Lollapalooza 2011 is happening now at Grant Park in Chicago. Friday was the first day and it was HOT during the day (and not too terrible late in the evening).
Lollapalooza always has interesting people to watch. Upper left – no idea why you’d want a tattoo of a sailor on one leg and a Hawaiian dancing girl on the other leg or what that might signify. Upper right – they have an amazing row of portable toilets, stretching as far as the eye can see. This is mid-set at Muse; around 8pm (when everyone was trying to get in before the headliners I heard the lines were 10 deep at every single one of them). While not related to this post my favorite porta-john links are right here. Lower left – the girl was very dedicated to her hula hoop. She “hooped” all afternoon and into the night, when it lit up. She didn’t seem to talk to anyone, this was her “gig”. Lower middle – trying to beat the heat and stay out of the sun on the slope by the south stage near the cabanas for the rich and famous. Lower right – monkey bus on the way out.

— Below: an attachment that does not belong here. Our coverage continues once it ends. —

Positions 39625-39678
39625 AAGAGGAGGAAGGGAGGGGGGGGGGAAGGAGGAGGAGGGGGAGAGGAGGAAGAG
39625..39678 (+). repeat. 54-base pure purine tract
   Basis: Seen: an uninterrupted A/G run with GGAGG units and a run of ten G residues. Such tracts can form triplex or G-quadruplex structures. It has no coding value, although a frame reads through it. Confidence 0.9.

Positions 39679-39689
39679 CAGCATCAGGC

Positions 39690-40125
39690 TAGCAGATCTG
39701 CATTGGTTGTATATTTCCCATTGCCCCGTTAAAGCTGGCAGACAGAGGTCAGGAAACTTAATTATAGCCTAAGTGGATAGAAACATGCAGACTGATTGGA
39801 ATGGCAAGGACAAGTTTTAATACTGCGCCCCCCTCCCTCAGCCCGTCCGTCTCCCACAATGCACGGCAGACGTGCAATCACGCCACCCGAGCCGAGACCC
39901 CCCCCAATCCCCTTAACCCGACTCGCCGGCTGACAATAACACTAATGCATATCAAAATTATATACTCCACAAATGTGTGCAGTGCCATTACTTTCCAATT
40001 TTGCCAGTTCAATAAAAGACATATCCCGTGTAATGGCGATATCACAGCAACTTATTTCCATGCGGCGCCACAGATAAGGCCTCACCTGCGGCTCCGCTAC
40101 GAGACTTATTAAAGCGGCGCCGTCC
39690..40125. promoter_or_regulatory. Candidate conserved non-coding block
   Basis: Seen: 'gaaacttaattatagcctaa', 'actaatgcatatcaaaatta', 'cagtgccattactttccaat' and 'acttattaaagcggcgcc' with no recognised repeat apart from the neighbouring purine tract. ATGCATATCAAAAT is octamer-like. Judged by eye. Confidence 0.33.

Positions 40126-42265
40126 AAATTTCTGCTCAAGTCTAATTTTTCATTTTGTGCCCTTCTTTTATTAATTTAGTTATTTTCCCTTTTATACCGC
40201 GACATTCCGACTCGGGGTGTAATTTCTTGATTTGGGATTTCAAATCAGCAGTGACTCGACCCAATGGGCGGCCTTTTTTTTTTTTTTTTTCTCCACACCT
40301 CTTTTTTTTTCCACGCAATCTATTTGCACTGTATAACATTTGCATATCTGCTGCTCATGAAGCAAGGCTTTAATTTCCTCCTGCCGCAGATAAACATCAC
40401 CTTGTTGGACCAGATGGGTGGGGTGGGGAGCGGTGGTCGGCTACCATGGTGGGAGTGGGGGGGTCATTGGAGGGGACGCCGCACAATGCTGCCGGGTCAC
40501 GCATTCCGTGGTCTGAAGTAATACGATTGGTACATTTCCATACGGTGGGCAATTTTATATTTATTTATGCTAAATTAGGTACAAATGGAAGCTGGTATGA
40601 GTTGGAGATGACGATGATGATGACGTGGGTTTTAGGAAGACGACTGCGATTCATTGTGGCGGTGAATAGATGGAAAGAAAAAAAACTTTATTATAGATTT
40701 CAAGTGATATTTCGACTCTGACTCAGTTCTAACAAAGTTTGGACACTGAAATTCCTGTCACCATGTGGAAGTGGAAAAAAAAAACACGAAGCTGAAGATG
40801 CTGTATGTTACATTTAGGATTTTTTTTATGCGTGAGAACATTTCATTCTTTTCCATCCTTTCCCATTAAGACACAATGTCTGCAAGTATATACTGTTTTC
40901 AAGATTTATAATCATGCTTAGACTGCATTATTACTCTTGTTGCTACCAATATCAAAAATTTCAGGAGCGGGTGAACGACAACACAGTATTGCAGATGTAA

Muse was the headliner on the South main stage. They started their set off with a huge 1-2-3 punch of “Uprising”, “Supermassive Black Hole” and “Hysteria” (one of my favorite songs) and the crowd was rocking. The tempo slacked off mid-show as they played a lot of slower songs from their new album but it picked up before the encore with “Resistance”, “Time is Running Out”, “Starlight” and “Stockholm Syndrome”. If you are ever wondering about what an artist played at any concert anywhere check out setlist.fm which is amazingly detailed and interesting. There were fireworks for the 2nd and 3rd songs which I thought was cool but it turns out it was from Soldier’s Field from the disastrous Bears Family Fest fiasco.
The action for all the young kids, however, was at “Perry’s” the DJ tent. The tent was massive and has to be seen to be believed; in prior years’ it was small and most of the revelers were out in the open; dancing around in the blazing sun with no cover wasn’t much fun. “Girl Talk” played and the crowd was going crazy; I am a fan of that band (really just one guy mixing tracks together) and the fans seemed to be having a great time, dancing everywhere. Frankly most of the traditional “bands” seemed to not be reaching the fans like this dance music was doing.
Cross posted at LITGM